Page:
From farms to dinner tables

  • Community
  • Thursday, 05 Apr 2012

Tan Sri Ng Teck Fong, the founder and group executive chairman of jeweller Tomei Consolidated Bhd, once again has his eyes focused on something glittery. This time around, however, it has nothing to do with precious metals or gems.

What he has his attention focused on now is groupers — fish with glittery spotted bodies that are in great demand as a pricey delicacy in restaurants across the region, especially in Hong Kong and China.

The market for the fish is also international, as grouper can be shipped as far as the West and Middle East with deep freezing.

Due to the dwindling population of wild groupers as a result of overfishing and damage to coral reefs, limits on catches are starting to emerge in waters where groupers are fished.

This, and the demand for the fish, is the driving some to take on the farming of groupers.

Still, the farming of deep-sea fish is not an easy task, especially since groupers are highly sensitive to the environment and prone to sickness.

Groupers, which are carnivores, are particular about the protein content in their feed. If they reject their feed and become hungry they can attack each other.

“Currently, Taiwan has developed grouper farming quite well thanks to its technology and proximity to Hong Kong, where the demand is. However, Taiwan has to deal with typhoons, earthquakes and also winter. Malaysia is free of all these enviromental concerns,” said Ng in an interview with MetroBiz, adding that the Malaysian waters are also less polluted.

Ng said that many banks would not grant loans for such efforts as grouper farming is seen as a high-risk industry that needs a huge amount of capital.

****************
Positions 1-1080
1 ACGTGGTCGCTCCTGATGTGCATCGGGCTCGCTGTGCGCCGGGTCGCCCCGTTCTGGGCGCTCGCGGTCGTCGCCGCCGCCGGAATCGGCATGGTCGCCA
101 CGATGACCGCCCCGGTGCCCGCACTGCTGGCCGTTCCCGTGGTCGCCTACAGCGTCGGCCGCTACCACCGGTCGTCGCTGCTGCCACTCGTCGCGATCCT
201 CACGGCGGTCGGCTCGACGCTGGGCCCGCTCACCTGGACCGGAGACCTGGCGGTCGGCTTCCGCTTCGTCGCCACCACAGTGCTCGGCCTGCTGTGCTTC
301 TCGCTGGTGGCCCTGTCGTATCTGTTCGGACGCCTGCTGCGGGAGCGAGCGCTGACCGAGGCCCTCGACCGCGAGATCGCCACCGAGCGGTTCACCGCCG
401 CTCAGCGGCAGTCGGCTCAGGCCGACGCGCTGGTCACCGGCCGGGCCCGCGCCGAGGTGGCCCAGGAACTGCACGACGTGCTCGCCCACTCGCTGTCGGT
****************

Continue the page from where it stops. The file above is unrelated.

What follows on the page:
He is urging the the government assist the industry to maximise profit and potential.

“We are dealing with live organisms here, not machines. Fish farmers may lose all their stock overnight if there’s something wrong with the water, or if bacteria hits,” he said.

Ng said that fish farms in Malaysia produce mostly tilapia and seabass and bank on volume, with only a handful daring to dabble with grouper.

Commercial grouper farming began only in recent years, and he believes his operation is the largest of its kind in the country.

The farm in Banting, where the hatchery and nursery sections are located, sits on 12ha site.

Located about an hour away from Kuala Lumpur, the farm is near stretches of oil palm plantation and fishing villages sitting near the estuary of Sungai Langat.

“We started setting up the business about four years ago, and spent a good 12 months searching for the right place.

“In the end, we managed to convince several former shrimp farmers to sell their land to us, and we signed a 30-year tenancy contract with the National Fishermen’s Association to convert a peat swamp gazetted for agricultural purposes to what it is today,” Ng said.

The venture, which also includes two more farms in Pulau Pangkor and Pulau Ketam where 200 cages are placed for fry cultivated in

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